If Islam was explained to me in a pub
No Scarf, No Service!
Archie: Hi. How are you? My name is Archie.
Uzza: Fine, thank you. My name is Uzza.
Archie: Nice to meet you, Uzza. Uzza, that’s an Arabic name, isn’t it?
Uzza: Arab, yes, yes it is; it comes from…
Archie: And can I assume you and Allah are like this [crossing his fingers]?
Uzza: If you mean, am I a Muslim, yes.
Archie: Then I can’t serve you unless you’re wearing a scarf.
Uzza: I am sorry…?
Archie: Didn’t you read the sign?
Uzza: What sign?
Archie: The sign downstairs that says: “Women must wear a head scarf to be served if their religion requires it.”
Uzza: But I am not in a city that is part of the Holy Alliance of Muslim Municipalities.
Archie: I know, but we often get young men from an M & M coming here for a fruit juice – if you know what I mean – and sometimes they get all upset when they see a woman such as yourself not wearing a head scarf.
Uzza: That is their problem.
Archie: No, it's your problem! And, did I mention that it’s the law. One complaint and I could lose my license. They could also take matters into their own hands, and you seem like a nice girl. So, are you going to put on a scarf or not?
Uzza: I think I will go somewhere else, thank you very much.
Archie: Not only don’t you read signs, but you don’t hear too well do you? There is no somewhere else!
Uzza: In Québec I do not have to wear a scarf!
Archie: That is another country. They have a Charter of Values and we have a Charter of Rights.
Uzza: Why would that make a difference?
Archie: Values are values. They are what they are. Rights are different.
Uzza: What do values and rights have to do with my having to wear a scarf to get service?
Archie: Everything in these weird times we live in. Rights can be ranked, and, in the Canadian Charter of Rights, religious rights are right up there. It was a gift from the devil himself for people who won’t take no for an answer and would even kill to get what they want. They used this guarantee − not to mention pompous declarations about the supremacy of God found in many Western constitutions and charters − and the gullibility of politicians and judges, to carve out for themselves a separate reality where the rule of God is the only rule.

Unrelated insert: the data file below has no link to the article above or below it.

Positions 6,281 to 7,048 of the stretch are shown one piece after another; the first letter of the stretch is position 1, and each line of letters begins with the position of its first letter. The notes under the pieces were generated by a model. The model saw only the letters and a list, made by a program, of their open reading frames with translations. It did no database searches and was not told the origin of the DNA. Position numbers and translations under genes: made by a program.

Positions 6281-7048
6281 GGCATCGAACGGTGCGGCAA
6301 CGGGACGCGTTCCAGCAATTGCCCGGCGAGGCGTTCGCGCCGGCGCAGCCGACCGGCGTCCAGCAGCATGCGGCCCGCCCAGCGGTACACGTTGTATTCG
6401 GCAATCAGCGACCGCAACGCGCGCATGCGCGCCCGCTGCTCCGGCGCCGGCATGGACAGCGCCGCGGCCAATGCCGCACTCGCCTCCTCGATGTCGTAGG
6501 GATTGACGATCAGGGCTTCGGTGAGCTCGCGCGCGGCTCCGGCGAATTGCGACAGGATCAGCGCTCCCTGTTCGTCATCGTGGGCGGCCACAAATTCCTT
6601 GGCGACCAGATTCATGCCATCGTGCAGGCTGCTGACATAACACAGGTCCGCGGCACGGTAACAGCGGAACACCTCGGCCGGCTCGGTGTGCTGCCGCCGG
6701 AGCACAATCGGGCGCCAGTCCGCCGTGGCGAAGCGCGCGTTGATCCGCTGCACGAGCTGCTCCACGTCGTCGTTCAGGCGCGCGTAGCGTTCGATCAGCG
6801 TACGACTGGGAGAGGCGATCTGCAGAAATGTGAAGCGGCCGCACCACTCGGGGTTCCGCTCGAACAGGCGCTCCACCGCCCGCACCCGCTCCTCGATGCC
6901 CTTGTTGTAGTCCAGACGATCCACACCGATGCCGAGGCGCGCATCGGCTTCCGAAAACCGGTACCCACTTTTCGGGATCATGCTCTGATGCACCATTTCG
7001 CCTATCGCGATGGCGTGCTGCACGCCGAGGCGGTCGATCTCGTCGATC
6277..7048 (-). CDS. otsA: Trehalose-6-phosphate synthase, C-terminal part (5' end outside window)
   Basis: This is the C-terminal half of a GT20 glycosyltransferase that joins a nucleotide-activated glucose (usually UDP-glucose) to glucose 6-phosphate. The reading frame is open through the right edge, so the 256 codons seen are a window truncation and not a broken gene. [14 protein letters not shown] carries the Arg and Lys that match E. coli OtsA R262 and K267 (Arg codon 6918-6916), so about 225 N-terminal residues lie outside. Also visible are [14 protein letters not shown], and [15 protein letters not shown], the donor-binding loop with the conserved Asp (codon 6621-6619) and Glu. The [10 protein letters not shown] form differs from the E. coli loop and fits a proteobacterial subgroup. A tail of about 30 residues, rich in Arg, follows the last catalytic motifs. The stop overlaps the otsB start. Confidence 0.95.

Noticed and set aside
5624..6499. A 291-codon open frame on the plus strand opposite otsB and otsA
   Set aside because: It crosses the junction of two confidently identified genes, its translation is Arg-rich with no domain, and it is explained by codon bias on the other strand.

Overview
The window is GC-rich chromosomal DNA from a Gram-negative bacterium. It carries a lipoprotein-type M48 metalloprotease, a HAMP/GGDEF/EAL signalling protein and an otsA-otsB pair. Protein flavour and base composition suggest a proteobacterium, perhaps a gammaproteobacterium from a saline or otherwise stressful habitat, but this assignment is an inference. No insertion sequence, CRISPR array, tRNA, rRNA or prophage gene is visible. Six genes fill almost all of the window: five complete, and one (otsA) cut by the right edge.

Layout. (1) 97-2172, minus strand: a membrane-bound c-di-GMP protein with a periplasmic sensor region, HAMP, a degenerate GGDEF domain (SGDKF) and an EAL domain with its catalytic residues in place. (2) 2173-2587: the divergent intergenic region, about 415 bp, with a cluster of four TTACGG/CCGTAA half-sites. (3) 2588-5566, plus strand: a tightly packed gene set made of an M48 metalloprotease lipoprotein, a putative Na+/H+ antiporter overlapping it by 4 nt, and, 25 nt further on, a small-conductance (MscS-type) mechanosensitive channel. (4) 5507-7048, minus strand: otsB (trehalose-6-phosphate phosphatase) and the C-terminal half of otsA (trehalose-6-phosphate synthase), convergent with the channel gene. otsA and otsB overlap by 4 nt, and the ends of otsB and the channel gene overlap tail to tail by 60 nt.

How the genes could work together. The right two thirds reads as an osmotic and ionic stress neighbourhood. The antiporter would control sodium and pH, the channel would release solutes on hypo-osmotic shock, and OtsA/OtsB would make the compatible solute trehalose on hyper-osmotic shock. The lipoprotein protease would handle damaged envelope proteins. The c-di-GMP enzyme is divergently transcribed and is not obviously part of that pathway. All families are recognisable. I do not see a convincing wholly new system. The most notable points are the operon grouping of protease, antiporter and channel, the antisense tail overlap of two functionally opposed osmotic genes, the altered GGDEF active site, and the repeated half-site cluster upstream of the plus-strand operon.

Uzza: If freedom of religion is a person’s inalienable right, then it follows that it would also be the inalienable right of the community of believers to whom they belong. It is only logical. But I still do not understand what this has to do with my having to wear a scarf to get served in an establishment that is not in an M & M ghetto?
Archie: Let religion in where it has no business, your business, and religion will make your business its business, and that is why you must wear a scarf or leave.
Uzza: How is religion now running your business? Please explain.
Archie: Municipalities, especially those bordering an M & M, recognize the supremacy of everyone's god in their bylaws which regulate how businesses like mine treat you to avoid problems with vigilantes.
Uzza: Good. Who do I complain to about you not wanting to serve me for not wearing a scarf?
Archie: You have to be kidding me! If your religion requires you to wear a scarf in public, I am required by law not to serve you if you're not wearing one.
Uzza: Why would you assume that?
Archie: For crying out loud! Doesn't your religion require you women to cover your face when going out in public? I only ask that you cover your head!
Bob: What is this about covering your face in public?
Uzza: Only if I have to pee, or whatever, and men might see me. I assume, Mr. Bartender, that your facility has washrooms for women only?
Archie: Of course, but what you just said, that is stupid!
Uzza: Are you calling the Prophet Muhammad stupid?